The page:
An Empirical Study in the Technological product sector
More and more organizations have come to realize that brand is the most valuable asset associated with their products or services and are using branding as a strategic tool in today’s dynamic business environment (Chernatony and MacDonald, 1998; Rooney, 1995). Some extremely successful examples in brand management include Microsoft, IBM, Sony, Nike and Coca-Cola (BusinessWeek, 2002). Their brands resonate with the general public and affect the consumers’ buying decision-making. The power of the brands has contributed substantially to the continuing success in the future (Davis, 2002).
Brand acts as a strategic marketing tool to attract and keep customers by promoting value, image, prestige or lifestyle (Rooney, 1995). Furthermore, it is a powerful technique to develop a stable, sustainable and distinct relation with customers by playing number of associations, so marketers must account for all of them in making marketing decisions (Aaker, 1992).
Hence this study will try to find out the impact of branding on consumer purchase decision, specifically in the technological product market.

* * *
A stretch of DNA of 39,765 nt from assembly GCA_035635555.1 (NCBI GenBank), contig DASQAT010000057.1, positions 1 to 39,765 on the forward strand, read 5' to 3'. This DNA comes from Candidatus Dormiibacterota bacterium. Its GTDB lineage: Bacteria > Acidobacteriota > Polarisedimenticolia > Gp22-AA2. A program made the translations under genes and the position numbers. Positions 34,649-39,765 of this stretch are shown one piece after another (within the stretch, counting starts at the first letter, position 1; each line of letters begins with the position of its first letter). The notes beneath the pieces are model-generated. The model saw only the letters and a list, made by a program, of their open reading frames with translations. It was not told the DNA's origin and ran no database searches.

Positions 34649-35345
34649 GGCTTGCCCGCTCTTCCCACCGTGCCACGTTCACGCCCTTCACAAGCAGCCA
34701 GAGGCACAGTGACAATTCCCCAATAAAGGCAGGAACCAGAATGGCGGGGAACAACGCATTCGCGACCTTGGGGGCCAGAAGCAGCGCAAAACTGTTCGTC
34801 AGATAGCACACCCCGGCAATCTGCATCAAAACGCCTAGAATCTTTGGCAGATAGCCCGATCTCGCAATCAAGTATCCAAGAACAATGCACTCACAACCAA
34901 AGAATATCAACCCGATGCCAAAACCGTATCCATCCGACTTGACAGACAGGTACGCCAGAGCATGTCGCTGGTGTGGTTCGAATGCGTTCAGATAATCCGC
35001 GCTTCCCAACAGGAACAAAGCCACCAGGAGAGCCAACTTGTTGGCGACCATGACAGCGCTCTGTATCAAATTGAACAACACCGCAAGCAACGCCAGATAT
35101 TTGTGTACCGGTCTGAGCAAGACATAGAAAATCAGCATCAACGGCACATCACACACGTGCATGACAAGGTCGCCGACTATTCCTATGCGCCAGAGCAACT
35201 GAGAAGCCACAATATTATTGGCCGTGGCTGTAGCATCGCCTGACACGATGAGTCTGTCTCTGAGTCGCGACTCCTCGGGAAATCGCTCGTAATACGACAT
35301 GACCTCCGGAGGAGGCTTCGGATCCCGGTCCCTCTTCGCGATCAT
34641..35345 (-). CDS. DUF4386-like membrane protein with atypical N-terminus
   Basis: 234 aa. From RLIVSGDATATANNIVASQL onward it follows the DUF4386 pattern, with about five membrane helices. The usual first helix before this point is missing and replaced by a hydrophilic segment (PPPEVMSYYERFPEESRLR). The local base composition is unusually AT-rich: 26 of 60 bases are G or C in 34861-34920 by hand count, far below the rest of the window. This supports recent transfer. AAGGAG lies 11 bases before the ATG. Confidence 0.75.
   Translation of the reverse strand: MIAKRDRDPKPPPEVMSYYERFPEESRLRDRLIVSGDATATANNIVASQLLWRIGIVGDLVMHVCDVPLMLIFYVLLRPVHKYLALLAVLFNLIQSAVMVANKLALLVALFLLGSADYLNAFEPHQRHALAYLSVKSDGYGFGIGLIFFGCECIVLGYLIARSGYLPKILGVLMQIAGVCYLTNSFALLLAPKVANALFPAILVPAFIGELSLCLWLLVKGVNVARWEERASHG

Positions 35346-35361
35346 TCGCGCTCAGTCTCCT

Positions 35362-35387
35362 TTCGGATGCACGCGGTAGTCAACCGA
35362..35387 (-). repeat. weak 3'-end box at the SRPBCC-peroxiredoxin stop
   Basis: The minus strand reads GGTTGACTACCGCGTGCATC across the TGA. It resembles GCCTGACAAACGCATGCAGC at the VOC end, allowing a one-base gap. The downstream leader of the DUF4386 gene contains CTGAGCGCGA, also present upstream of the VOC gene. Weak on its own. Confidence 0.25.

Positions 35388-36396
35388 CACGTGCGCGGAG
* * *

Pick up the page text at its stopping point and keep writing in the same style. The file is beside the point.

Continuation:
The main aim of this project is to find out the impact, branding has on the consumer purchase decision in general and especially in the technological product sector. The focus of this study will be on the consumer’s viewpoint about brands and how it affects their purchasing decisions.
Hence the objectives of the study will be to:
- Review the current literature regarding brands, branding and consumer purchase decision
- Based on the literature review and secondary data identify branding factors that supposedly impact the consumer purchase decision
- Find out consumers perception regarding the impact of brands on their purchasing decisions specifically in the technological product sector
- To bring out the implications of the research
An appropriate research methodology is a general plan of how the researcher will go about answering the research questions considering the sources to collect data and the constraints that one might have (access to data, time, location and money, etc). It should reflect the fact that the researcher has thought carefully about why a particular strategy/method has been employed. Data intended for almost any study can be obtained from two sources: Primary Data and Secondary Data. In order to complete the research project from a theoretical as well as a practical point of view, this research will make use of both types of data. This study will be carried in three phases. The first phase will involve literature review and secondary data collection. Primary data will be collected in the second phase. The last phase will comprise of analysing the primary data and drawing suitable conclusions from the study.